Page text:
Robb: And so in an overfed state scenario, insulin resistance from my best understanding of this is, and it’s interesting and it’s kind of counterintuitive because it kind of boils down to an insulin sensitive person who is over eating, gains weight easier than an insulin resistant person.

Robb: And this kind of blows people away. If you are insulin sensitive you are generally more anabolically prime. And that weight gain could be muscle or fat.

Robb: And as you become insulin resistant you can make the case that it’s an effort on the part of the body to try to mitigate the further input of nutrients into the body.

Robb: And there’s this concept called the personal fat threshold and yeah, again, the insulin hypothesis was so compelling and so steep things that now when you put this kind of personal fat threshold forward, it’s kind of like, wait a second, did I really hear that?

Robb: It’s like you missed the punchline for a joke, but this personal fat threshold story makes the case that depending on the individual they will be able to gain weight up to a point, this is in the overfed state, they can gain weight up to a point in which their personal fat threshold is met.

Robb: And then this is where we start seeing blood sugars elevate and circulating triglycerides and glycoproteins because the body is trained to stick this excess caloric load somewhere.

Robb: And what’s interesting is depending on your ancestry and your genetics, you may have a personal fat threshold that allows you to gain enormous amounts of weight before overinsulin resistance sets in.

Robb: So these folks they get four, five, 600 pounds. They typically, although overfed, they have an ability to continue remaining insulin sensitive and they have things like hyperplasia, the splitting of fat cells so that a fat cell can only get so large before it becomes kind of nonfunctional for adding more fat to it. But if that cell can split, then you have two of them that can get large.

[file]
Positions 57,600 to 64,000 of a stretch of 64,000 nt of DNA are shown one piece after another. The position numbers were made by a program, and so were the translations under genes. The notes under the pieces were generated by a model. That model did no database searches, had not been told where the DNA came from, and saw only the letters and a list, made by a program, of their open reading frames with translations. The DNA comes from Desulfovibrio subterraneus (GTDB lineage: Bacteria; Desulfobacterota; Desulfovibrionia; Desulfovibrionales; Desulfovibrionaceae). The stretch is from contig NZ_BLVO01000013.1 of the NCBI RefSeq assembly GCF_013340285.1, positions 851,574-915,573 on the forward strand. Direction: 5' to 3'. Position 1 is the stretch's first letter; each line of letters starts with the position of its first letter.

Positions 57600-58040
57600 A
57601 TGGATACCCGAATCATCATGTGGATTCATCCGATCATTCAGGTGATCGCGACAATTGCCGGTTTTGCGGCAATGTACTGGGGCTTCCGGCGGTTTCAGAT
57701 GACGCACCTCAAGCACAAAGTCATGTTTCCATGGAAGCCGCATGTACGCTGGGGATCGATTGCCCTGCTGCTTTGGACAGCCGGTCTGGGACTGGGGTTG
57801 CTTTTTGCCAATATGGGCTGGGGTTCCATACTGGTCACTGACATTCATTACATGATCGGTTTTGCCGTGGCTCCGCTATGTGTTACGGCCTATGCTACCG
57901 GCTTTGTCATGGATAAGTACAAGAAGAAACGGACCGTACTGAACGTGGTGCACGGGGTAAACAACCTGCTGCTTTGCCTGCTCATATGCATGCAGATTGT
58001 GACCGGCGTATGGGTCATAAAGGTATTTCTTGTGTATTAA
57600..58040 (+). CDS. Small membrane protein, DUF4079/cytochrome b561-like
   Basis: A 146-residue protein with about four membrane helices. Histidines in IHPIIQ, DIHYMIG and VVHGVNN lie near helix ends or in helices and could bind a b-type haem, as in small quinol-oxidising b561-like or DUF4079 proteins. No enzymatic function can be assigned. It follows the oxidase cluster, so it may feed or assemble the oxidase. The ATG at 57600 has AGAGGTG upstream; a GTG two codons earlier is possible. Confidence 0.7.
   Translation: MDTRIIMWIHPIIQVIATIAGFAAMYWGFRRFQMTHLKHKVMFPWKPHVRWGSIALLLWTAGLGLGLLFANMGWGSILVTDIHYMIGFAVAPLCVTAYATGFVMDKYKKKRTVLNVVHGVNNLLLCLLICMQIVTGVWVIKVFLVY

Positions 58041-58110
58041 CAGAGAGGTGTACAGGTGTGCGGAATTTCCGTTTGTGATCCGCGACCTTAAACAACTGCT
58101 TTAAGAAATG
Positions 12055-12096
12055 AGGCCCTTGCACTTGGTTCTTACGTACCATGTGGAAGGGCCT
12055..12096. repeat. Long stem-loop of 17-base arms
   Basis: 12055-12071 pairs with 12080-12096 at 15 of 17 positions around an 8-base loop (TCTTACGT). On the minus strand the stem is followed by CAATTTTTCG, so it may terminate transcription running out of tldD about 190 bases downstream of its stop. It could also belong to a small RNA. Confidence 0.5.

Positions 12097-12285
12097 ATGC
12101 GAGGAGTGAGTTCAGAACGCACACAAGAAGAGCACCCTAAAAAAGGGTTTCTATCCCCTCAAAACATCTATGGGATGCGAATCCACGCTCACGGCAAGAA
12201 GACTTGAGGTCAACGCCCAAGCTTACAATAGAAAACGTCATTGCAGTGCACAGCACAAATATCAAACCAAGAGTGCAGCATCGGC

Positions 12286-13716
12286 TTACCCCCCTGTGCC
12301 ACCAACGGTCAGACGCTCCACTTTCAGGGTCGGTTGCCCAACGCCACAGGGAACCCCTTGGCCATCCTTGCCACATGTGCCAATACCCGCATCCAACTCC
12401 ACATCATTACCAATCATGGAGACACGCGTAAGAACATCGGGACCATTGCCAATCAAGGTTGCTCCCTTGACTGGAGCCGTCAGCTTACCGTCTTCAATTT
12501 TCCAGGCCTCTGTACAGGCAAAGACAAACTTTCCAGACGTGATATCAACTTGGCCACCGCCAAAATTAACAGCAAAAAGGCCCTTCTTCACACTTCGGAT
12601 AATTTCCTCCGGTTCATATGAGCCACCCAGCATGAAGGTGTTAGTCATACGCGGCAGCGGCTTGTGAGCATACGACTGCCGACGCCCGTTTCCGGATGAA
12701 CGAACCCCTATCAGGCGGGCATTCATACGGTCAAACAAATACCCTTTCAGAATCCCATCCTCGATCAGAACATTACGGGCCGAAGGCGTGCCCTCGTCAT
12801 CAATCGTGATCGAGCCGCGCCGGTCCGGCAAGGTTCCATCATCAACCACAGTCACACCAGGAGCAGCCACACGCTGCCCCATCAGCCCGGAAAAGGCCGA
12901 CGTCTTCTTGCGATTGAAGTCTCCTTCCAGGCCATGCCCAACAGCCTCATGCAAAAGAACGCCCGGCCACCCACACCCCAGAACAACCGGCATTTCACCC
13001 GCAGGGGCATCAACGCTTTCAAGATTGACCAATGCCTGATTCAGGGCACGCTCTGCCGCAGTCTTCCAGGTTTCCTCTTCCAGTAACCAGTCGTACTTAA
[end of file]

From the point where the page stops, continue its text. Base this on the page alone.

Nicki: There are twice as many.

Robb: And some of the thought around that personal fat threshold, is that some people are quite good at the adipocyte hyperplasia and creating more fat cells. The bummer with that is once you got them, you got them and so your propensity for regaining body fat is even greater.

Robb: So you lose that weight. But if you screw up a little bit then you can reap gain that pretty quickly. People of Indian, Pakistani descent specifically, they tend to have a very low personal fat threshold before insulin resistance sets in.

Robb: So this is where at a population level looking at things like BMI are really misleading because these folks are typically from a body mass index, a height to weight perspective. They’re not particularly overweight.

Robb: They may even be underweight because these people also tend to have significant sarcopenia. They’ve lost muscle mass in the whole process of this thing going on. They’re wickedly insulin resistant and I’m kind of like this in that if I overeat, I start seeing my glycoproteins and lipids go up.

Robb: My blood pressure goes up. I start having really significant problems. I would probably never be able to make it to 300 pounds because I would probably die before I got there from cardiovascular disease or something like that.

Robb: So that’s kind of one chunk of where the insulin resistant story comes from. In the case of really lean athletes, we kind of have two inputs there that are stressors that feeds into developing insulin resistance.

Robb: And insulin resistance you could think about it as kind of hedging of bets against stress. And so physiological insulin resistance that comes about from fasting and or occasionally low carb diets. It’s partitioning glucose for those cells that must use glucose.

Robb: And then kind of a similar effect is occurring in very lean high motor output athletes. And so this is kind of that diminishing returns that we see with regards to leanness. Some people typically get healthier at a certain degree of leanness, but it’s not an infinite slope with that because you-

Nicki: More lean doesn’t always mean more healthy.

Robb: Correct. Yeah. Yeah. If you’re a male and you’re at 20% body fat, you will probably be significantly healthier. If you get to 10% body fat, you will not necessarily be significantly healthier at 5% body fat body fat.

Nicki: Got you.

Robb: Yeah. So it’s interesting stuff. And Peter Attia, he just did a podcast with a guy, Ethan Weiss, and they actually talk about some of the growth hormone receptor. Considerations of insulin resistance and a bunch of other stuff too.